Mercifully, the political conventions have now ended. We can finally return to our steady diet of inaccurate attack ads and the media's endless parsing of things that have absolutely no relevance to the lives of everyday Americans.
Now is also the time where the investments in social media tools and in building online communities will start to pay dividends to those who made them. We're at the point in the election season where those who "maxed out" their campaign contribution to the Obama campaign can do so again - we're in the general election, not the primary. The McCain campaign, because it opted for public funding, will get $84 million and no more. (Of course, both the DNC and RNC, as well as state parties, can continue to raise and spend in a way that benefits their candidates.)
The Obama campaign reports receiving $10 million from 130,000 donors the day after Governor Palin made her convention speech, and took a shot at the Senator for being a "community organizer." To me at least, Governor Palin's rhetorical swipe represented the biggest mistake of either convention.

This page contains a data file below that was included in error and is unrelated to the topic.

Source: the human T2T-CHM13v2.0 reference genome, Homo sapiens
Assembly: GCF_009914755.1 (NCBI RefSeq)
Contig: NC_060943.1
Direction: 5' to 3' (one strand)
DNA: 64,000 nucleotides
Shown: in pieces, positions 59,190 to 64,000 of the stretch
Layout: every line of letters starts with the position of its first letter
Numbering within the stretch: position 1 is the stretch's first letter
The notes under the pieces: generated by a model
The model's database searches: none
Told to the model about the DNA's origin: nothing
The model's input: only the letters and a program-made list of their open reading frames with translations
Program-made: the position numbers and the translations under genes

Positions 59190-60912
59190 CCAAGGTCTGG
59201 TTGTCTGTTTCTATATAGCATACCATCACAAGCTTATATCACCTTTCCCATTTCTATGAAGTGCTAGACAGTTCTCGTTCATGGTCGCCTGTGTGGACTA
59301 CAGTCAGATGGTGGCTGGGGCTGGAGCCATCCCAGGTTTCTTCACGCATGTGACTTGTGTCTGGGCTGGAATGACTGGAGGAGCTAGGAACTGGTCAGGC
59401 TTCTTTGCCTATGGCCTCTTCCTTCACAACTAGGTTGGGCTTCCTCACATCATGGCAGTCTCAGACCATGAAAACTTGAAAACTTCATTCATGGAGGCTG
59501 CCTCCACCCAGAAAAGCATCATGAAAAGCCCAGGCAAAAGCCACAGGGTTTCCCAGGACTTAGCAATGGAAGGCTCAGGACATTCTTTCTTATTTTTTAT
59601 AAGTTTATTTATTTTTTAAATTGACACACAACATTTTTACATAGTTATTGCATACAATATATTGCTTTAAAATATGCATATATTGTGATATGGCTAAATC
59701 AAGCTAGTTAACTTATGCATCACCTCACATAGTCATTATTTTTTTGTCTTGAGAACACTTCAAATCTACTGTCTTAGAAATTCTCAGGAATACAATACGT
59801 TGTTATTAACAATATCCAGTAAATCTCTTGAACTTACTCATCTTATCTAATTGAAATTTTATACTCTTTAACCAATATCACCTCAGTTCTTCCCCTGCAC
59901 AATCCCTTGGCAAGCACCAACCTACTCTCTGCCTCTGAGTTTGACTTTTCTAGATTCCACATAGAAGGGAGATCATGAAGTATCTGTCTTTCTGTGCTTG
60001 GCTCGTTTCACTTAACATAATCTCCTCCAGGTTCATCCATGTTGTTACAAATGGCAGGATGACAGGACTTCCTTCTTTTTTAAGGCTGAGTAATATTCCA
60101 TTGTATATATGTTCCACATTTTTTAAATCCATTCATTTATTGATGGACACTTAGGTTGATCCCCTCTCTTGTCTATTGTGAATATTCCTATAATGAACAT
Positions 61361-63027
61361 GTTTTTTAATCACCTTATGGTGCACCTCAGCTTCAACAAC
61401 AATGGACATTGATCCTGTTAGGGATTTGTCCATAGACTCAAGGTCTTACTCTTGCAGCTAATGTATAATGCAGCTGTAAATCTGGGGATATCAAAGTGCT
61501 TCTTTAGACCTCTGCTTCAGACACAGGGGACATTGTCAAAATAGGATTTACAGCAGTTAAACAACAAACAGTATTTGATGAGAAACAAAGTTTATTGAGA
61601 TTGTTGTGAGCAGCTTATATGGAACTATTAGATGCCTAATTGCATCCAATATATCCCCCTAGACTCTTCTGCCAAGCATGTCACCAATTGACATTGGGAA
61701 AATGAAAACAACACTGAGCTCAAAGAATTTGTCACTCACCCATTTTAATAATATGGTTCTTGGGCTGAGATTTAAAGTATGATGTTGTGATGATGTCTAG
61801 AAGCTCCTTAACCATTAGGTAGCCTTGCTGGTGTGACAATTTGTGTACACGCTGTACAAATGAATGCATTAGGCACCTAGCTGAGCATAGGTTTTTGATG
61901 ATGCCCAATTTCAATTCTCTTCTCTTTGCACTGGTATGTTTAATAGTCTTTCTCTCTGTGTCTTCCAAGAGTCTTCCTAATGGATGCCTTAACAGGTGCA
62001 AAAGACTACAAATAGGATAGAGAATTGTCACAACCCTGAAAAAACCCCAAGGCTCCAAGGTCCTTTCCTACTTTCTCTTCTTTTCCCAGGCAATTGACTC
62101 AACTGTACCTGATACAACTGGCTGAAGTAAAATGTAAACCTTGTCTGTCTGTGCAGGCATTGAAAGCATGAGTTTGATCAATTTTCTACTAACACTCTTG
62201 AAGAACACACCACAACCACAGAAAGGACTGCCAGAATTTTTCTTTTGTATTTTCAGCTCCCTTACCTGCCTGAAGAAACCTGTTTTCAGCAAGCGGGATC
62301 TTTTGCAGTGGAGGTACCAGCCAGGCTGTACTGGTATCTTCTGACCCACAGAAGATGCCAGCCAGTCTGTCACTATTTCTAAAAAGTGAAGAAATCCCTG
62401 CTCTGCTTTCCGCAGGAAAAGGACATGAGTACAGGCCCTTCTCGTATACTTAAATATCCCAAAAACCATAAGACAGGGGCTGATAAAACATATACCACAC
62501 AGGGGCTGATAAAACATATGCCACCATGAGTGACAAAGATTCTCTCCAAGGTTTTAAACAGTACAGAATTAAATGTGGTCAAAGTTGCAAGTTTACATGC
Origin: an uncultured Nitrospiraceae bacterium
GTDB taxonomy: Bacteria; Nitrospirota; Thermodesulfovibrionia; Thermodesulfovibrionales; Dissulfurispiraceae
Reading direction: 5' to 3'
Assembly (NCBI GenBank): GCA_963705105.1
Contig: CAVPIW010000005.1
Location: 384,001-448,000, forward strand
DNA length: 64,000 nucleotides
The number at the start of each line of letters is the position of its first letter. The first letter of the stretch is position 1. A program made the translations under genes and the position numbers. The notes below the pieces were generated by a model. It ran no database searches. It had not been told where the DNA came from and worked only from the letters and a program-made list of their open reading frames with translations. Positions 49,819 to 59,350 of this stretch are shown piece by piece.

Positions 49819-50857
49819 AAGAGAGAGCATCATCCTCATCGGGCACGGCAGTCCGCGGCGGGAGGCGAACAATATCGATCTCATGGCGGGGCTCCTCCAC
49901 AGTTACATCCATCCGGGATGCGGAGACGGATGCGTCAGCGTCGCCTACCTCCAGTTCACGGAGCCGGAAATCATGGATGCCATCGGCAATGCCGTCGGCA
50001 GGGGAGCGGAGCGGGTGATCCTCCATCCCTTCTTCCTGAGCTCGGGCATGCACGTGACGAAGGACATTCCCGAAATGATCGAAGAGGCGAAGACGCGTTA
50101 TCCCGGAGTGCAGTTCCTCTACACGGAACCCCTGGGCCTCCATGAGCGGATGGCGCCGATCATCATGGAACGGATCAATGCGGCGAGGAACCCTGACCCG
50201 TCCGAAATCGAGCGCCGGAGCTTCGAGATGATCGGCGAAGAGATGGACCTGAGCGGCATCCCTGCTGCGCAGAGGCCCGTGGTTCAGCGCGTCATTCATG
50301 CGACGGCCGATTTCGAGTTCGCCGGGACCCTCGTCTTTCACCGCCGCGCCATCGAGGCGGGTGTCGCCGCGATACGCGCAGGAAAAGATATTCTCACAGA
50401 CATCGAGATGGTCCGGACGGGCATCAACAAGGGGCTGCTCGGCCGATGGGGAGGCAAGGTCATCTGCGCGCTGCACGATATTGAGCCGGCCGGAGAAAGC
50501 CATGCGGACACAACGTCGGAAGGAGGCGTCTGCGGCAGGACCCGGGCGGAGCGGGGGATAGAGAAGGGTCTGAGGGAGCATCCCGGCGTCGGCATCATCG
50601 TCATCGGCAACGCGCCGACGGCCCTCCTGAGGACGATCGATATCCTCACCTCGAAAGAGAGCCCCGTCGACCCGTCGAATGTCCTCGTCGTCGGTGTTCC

These numbers are amazing not simply in their headline sense. Think about it: that's an average donation of $76.90 - In June, the Obama campaign said the average donation that month was about $68.00. In one day, 130,000 people kicked in seventy or eighty bucks, and brought in about 10 times the amount a fundraising email from Governor Palin to Republicans did. Many of those donations were more than $70, but many were probably much less.
True to the candidate's roots, the Obama campaign has invested time and resources cultivating a nationwide community of supporters, and they've used social media tools along with old-fashioned door-knocking and traditional tactics to do it. They placed a high priority on convincing people that a seventy-dollar donation will make an enormous difference. And it got them $10 million in a day.
THAT'S what community organizers do, at least in the age of social media.
And now, thanks to Governor Palin, those community organizers are a bit more motivated.